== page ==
The first Christmas after my mother died, when I was 20 years old, my father, my sister and a family friend went to New York for Christmas to avoid being around the family home and the memories. We were determined to make it a good trip. We were there from the 26th to Jan 1st. We stayed in a nice hotel and ate nice food. We did all the touristy things. We saw shows. We took *plenty* of cabs.

All of this was pre-stroke, so I didn’t have trouble getting in and out of cabs. But if we’d had to make this trip with me even in my folding wheelchair, I wonder if the trip would have been as good as it was. Given what I know now about taxis in New York, I’d bet it would have been a lot more stressful – perhaps stressful enough to make us consider going to another city.  And it would have been a shame for New York’s economy if we’d decided to go somewhere else that week.

The New York Post on the Americans with Disabilities Act: “…the misery the law inflicts on everyone else seems far more than that of those it helps.”

Seriously?

Let me be sure I understand this, Editor. The Americans with Disabilities Act is making non-disabled people in New York City miserable because:

  • Unscrupulous lawyers are encouraging people to file frivolous lawsuits based on the Americans With Disabilities Act.
  • The cost of making facilities accessible (like pools and subway stations) is straining the city’s budgets.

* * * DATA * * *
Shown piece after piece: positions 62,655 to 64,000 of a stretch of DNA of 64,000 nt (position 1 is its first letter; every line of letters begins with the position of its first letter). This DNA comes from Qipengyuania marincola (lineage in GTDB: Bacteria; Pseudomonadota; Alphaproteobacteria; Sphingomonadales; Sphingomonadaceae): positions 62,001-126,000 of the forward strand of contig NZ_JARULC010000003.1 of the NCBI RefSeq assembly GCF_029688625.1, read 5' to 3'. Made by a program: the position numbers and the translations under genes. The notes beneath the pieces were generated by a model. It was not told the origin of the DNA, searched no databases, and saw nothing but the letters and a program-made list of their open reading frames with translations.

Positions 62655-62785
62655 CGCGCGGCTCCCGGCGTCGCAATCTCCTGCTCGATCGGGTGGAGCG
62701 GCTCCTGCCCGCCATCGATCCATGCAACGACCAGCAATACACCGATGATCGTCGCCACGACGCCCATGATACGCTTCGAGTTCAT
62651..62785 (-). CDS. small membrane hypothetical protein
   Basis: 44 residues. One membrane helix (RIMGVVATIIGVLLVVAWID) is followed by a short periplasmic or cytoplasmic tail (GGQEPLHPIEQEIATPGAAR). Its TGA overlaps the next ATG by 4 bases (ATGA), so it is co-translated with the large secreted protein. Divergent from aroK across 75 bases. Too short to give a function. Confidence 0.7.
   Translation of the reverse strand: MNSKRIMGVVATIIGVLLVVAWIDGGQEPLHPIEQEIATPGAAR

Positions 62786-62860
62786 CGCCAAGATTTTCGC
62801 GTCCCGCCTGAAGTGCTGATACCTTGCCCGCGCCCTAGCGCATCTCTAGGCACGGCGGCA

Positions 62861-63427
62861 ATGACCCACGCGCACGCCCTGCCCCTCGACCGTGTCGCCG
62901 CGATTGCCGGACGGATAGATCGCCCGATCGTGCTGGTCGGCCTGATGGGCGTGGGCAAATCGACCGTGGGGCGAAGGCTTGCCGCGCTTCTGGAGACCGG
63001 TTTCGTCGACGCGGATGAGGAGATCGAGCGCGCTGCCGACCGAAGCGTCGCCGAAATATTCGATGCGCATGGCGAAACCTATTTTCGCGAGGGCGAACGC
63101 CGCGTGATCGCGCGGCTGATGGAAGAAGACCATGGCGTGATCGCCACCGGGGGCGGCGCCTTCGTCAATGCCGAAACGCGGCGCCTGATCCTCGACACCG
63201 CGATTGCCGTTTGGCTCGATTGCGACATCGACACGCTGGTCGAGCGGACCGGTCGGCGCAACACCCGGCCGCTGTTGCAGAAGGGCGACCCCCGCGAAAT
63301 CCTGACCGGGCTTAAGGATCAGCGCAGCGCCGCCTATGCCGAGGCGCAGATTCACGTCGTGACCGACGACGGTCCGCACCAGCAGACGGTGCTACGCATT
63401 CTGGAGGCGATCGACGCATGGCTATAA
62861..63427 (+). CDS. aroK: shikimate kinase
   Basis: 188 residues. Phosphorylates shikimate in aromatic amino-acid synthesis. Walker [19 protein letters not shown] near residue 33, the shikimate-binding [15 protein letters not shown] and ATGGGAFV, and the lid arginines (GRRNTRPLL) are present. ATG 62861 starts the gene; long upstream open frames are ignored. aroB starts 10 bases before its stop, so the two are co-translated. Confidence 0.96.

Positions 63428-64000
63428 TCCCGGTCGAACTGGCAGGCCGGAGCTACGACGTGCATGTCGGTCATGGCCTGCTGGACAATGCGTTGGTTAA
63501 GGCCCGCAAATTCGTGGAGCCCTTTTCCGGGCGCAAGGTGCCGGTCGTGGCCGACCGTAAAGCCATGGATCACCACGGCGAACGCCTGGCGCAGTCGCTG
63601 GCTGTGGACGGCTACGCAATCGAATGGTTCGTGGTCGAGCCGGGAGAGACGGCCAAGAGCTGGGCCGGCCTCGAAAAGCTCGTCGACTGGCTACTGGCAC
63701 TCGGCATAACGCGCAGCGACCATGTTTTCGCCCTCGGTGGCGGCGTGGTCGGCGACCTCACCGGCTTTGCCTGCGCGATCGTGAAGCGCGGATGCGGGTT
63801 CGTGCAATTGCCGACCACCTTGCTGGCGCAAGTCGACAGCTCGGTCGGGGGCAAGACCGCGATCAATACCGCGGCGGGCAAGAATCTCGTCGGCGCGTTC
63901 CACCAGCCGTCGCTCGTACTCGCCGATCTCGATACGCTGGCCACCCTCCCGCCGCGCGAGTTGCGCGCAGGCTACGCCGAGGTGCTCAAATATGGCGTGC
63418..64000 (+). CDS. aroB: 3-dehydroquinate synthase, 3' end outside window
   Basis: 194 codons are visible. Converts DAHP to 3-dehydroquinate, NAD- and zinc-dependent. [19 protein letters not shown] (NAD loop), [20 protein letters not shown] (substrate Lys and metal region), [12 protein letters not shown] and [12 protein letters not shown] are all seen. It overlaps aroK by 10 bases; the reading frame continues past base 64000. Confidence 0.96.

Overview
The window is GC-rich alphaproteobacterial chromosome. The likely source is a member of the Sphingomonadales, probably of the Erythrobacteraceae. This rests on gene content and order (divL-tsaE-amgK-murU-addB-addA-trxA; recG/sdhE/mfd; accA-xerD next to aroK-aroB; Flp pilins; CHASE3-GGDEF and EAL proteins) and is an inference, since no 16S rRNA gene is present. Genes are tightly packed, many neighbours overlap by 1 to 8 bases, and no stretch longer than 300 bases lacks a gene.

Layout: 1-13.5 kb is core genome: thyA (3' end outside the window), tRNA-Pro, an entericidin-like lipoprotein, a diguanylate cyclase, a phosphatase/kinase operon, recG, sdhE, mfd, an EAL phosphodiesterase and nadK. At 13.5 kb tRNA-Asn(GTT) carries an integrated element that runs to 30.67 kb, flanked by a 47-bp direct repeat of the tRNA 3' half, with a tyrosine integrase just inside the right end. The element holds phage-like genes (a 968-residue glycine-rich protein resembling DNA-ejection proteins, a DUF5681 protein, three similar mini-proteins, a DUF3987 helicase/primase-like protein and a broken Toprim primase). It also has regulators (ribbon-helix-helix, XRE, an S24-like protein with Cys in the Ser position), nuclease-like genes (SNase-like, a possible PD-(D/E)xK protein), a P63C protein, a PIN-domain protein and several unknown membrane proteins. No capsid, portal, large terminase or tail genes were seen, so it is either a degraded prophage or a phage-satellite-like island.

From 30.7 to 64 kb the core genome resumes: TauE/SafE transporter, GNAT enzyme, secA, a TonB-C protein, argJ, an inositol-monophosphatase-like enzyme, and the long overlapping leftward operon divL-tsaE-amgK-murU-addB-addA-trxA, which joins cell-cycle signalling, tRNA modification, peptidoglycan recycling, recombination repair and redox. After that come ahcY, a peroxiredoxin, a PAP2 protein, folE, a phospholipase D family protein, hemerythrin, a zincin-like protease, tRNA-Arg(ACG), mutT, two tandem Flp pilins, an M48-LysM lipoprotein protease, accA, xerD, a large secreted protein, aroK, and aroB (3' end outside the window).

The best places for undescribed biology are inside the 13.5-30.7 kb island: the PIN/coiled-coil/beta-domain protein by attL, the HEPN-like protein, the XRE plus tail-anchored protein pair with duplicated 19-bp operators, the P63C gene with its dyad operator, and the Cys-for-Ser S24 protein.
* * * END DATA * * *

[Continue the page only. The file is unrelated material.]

• Requiring more accessible taxi cabs or a plan to increase access to existing cabs for people with disabilities is unacceptable Americans with Disabilities Act overreach.
Editor, is your beef not more with lawyers and contractors than  with the Americans with Disabilities Act and those trying to enforce it?
And you need to hear another story.

Hypothetical, But It Could Happen

Imagine you, Editor, as a resident of New York, used a motorized wheelchair. Imagine you got a call that your child, at a friend’s birthday party, had been hit by a car chasing a ball into the street and was in critical condition at a hospital across town.

The dial-a-cab service that provides accessible cabs can get you a cab in an hour. But by the time you’ve mapped a route through the accessible stations, it’s going to take over an hour for you to get there anyway. Your child might not be alive by then.

Is this fair? Or just?

Universal Design Isn’t Disabling

Editor, a physically accessible city is one that allows people with disabilities to work, volunteer, access needed services and spend money (and we know that cities love that!)

It’s one that allows people who have temporary disabilities (from casts and crutches to arthritis flare-ups) to get around more easily.

Heck, it allows parents with strollers to get around *much* more easily.

Please remember, Editor, how easily you could acquire a disability. No one likes to think about that, but it’s true. What would you be saying about this then?

Comments are closed

Google’s Self-Driving Car: The First Test Driver

self-driving carIt doesn’t seem so long ago that we first got Internet access on our family computer, with the modem that was so slow that we couldn’t even see any images, and we were still the most Web-enabled people in the neighbourhood.  But that was actually 20 years ago. Now we can order pizza on the Internet, even in my little burgh, the kids that I worked with in my last job know more about Facebook than I do, and supergiant Google’s self-driving car technology may get people with low vision operating vehicles and on the roads like the rest of us.

http://www.pcmag.com/article2/0,2817,2402340,00.asp

There’s a video on this page of the car in action. It’s fascinating.

Google Strikes Again